Coronavirus concern: Food plant closures could drive prices sky-high
(NaturalHealth365) It’s like a scene out of Upton Sinclair’s The Jungle. Meatpacking plants across the country have become incubators for COVID-19. While the real number of cases remains unknown, at least 5,000 workers at 48 plants have tested positive for coronavirus, and 20 deaths have been reported.
In recent weeks, Tyson Foods suspended operations at its largest pork plant and was considering keeping only 20% of its processing facilities open. JBS pork processing in Minnesota shut down indefinitely. Smithfield Foods Inc., the world’s biggest pork processor and a facility that represents 4% to 5% of U.S. pork production, closed its plant in Sioux Falls. All in all, more than 20 meatpacking plants in the U.S. were temporarily shuttered as the industry struggled to deep clean its facilities and better protect its workers from coronavirus.
The national meat and poultry supply chain certainly seems to be threatened. In fact, Tyson Foods further ignited consumer hysteria by taking out a full-page ad in The New York Times declaring that the “food supply chain is breaking.”
Increased consumer demand and food security fears spark panic hoarding, driving up food prices. It’s economics 101.
In the week that ended on April 24, U.S. wholesale beef set a record, and wholesale pork was up 29%
As the fear that pork and beef would become as scarce as toilet paper and hand sanitizer, President Donald Trump signed an executive order under the Defense Production Act to keep meat-processing plants open. As almost a third of U.S. pork capacity was down, domestic meat shortages were said to be only weeks away.
An extended shutdown could have led to an 80% drop in meat availability. Under the Defense Production Act, meat processing, like ventilators, face masks and protective gloves, is now considered “critical infrastructure.”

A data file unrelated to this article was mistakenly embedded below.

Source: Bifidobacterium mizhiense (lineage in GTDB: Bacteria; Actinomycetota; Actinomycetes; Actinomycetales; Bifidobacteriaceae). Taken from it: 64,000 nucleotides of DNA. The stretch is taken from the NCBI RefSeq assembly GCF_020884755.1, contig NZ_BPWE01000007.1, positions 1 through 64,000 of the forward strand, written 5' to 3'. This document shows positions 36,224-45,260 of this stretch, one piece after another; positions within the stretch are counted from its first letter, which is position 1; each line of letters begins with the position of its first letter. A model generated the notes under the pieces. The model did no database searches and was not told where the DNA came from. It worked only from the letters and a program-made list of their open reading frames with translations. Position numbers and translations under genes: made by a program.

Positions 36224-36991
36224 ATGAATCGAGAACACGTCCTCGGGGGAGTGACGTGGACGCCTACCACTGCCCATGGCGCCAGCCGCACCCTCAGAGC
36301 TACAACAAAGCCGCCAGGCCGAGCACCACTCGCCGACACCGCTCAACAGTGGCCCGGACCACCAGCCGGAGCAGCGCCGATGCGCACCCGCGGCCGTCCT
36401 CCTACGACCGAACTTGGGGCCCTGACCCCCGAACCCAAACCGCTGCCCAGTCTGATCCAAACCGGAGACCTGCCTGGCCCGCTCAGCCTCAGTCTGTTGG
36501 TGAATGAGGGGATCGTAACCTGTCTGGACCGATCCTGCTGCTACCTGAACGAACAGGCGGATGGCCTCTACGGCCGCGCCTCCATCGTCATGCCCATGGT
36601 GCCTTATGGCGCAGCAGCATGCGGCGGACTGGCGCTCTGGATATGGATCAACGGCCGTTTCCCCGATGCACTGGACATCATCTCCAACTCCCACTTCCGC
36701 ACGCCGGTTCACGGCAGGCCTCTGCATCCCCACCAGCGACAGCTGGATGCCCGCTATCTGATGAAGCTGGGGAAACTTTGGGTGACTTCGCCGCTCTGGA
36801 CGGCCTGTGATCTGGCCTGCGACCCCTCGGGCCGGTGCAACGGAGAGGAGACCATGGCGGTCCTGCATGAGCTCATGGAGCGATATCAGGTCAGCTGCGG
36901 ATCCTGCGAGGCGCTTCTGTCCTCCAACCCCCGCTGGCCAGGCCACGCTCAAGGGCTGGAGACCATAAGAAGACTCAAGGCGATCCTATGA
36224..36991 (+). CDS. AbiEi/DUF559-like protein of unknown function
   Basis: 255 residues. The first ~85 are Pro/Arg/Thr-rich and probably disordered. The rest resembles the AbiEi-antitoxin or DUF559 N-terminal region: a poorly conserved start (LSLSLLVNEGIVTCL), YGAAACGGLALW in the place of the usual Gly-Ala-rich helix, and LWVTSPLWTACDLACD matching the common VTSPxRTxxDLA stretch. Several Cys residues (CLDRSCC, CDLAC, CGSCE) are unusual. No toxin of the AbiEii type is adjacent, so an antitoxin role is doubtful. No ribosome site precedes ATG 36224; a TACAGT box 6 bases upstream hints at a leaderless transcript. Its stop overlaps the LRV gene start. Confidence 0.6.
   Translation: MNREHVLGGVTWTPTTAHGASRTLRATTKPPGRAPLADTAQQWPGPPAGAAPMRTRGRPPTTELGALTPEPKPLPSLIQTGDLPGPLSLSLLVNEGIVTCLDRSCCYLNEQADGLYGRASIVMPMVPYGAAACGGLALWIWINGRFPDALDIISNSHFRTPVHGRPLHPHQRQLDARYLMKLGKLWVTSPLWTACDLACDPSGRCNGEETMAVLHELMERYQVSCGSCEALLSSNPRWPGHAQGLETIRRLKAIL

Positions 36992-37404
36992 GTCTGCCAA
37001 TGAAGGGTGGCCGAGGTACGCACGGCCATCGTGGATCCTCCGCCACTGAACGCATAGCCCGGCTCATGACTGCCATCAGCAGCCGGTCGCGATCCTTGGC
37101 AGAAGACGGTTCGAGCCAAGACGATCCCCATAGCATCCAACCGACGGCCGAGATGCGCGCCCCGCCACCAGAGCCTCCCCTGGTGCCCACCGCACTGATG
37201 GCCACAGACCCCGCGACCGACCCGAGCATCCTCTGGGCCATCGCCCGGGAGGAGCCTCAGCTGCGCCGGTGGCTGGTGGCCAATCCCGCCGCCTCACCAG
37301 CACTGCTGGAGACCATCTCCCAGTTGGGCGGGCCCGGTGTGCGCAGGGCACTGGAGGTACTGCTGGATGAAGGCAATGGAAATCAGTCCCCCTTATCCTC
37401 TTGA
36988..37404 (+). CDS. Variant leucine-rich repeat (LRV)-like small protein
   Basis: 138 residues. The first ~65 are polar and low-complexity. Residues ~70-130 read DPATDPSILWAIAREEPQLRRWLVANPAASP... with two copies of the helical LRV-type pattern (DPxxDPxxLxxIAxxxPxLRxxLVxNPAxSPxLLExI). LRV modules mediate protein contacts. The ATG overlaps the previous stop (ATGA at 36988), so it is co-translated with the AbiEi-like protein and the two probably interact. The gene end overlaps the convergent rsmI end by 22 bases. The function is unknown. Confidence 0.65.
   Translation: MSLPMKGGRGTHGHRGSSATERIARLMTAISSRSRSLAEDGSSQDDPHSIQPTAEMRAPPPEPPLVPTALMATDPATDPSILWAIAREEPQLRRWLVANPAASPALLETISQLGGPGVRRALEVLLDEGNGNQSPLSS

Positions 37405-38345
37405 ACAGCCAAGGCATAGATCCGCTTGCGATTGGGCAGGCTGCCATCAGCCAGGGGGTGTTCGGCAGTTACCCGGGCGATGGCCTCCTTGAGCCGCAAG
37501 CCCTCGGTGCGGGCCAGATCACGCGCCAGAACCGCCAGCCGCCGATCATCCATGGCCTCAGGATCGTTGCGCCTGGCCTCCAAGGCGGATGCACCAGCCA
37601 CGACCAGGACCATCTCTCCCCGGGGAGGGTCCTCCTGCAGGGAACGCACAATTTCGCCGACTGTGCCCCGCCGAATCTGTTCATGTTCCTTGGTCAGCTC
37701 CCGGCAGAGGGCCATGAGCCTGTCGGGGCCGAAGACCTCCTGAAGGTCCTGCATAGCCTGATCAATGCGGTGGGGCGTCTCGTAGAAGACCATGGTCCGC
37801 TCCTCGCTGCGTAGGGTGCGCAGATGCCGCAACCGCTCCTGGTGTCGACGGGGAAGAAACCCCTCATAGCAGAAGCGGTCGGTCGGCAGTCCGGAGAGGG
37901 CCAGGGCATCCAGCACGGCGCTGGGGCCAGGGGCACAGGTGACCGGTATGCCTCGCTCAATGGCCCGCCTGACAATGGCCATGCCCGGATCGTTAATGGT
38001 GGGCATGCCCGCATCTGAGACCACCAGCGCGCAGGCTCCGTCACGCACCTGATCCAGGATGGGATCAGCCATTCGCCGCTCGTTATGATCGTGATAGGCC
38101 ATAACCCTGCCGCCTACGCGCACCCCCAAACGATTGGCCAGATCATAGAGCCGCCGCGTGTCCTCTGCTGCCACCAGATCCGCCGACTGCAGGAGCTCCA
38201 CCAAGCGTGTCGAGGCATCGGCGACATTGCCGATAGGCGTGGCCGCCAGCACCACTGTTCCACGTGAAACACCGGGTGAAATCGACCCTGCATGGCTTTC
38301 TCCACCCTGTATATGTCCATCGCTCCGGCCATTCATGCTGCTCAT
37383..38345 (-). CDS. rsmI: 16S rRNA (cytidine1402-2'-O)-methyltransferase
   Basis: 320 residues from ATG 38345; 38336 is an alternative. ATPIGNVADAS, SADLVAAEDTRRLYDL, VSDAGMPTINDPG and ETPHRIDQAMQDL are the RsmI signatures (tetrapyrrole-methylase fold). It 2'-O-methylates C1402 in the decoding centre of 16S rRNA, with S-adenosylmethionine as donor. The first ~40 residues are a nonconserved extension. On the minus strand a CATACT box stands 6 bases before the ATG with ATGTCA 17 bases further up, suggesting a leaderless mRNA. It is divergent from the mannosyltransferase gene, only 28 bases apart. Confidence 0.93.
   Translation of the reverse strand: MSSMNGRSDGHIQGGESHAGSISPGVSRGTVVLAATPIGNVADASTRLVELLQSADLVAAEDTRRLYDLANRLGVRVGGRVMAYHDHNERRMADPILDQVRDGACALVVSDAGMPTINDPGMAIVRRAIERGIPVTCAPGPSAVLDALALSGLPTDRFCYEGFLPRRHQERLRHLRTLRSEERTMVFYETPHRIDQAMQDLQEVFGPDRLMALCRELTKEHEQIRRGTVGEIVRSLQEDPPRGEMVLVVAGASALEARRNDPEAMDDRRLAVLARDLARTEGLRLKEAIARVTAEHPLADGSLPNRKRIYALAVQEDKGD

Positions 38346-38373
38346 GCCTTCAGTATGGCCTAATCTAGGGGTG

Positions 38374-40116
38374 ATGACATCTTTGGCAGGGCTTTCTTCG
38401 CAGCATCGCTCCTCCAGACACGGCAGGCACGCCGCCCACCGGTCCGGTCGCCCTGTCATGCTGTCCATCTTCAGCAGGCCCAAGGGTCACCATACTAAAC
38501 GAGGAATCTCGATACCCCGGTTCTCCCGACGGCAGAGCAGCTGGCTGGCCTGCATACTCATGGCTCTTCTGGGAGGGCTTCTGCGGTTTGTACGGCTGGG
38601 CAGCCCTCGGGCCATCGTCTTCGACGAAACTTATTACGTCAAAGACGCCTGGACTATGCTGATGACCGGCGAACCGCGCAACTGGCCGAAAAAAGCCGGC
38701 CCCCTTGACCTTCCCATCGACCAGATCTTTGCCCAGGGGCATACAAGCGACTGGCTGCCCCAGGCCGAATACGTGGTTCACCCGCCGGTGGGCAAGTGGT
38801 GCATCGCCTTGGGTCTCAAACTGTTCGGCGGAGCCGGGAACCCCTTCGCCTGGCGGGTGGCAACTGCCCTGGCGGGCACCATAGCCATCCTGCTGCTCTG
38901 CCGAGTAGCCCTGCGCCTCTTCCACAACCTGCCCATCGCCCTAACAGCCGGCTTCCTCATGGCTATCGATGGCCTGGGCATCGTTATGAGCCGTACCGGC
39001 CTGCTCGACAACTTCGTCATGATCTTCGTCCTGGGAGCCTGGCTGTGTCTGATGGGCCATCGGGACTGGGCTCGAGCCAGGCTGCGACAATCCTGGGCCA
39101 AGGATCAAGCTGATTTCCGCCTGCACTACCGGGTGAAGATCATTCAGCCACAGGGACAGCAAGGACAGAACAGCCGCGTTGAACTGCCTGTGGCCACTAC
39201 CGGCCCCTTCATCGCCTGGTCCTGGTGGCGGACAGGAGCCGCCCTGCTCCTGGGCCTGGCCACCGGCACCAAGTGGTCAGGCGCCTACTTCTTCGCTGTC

Do NOT ignore the health dangers linked to toxic indoor air. These chemicals - the 'off-gassing' of paints, mattresses, carpets and other home/office building materials - increase your risk of nasal congestion, fatigue, poor sleep, skin issues plus many other health issues.
Get the BEST indoor air purification system - at the LOWEST price, exclusively for NaturalHealth365 readers. I, personally use this system in my home AND office. Click HERE to order now - before the sale ends.
But is it really that critical?
Food plant worker safety versus America’s love of meat
Labor unions slammed President Trump’s order for meat plants to remain open. They criticized the White House for prioritizing cold cuts over workers’ health. The Environmental Working Group went so far as to call the order a death sentence. No doubt, like with any issue, politics are always in play here.
But, the question still remains: should meat processing plant workers be forced to risk their lives to keep meat on America’s tables?
It’s time to address an uncomfortable truth
While meat, for many, is a comfort food, for others it’s considered an “essential” for good health. The bottom line is this: the COVID-19 pandemic has many people rethinking their priorities – especially in terms of how to best get access to food and other essential items.
For many people, a poor diet – loaded with conventionally-raised (toxic) meat products – has already contributed to many health issues (even before the outbreak of this current virus). The conventional meat industry is filled with health risks including, the use of too many GMOs and antibiotics that contaminate the food supply.
Although many meat lovers may not want to hear this: it may not be a bad idea to start eating more locally-grown, plant-based foods. The truth is: no matter what kind of food you enjoy … more (organic) fruits and vegetables in your diet would be a good thing.
By the way, if you really must have your meats and seafood, consider sourcing them from a local farm or quality retailer like, U.S. Wellness Meats or Vital Choice. And, no, we do not get paid for these suggestions.
It’s just food for thought … don’t shoot the messenger.
Sources for this article include: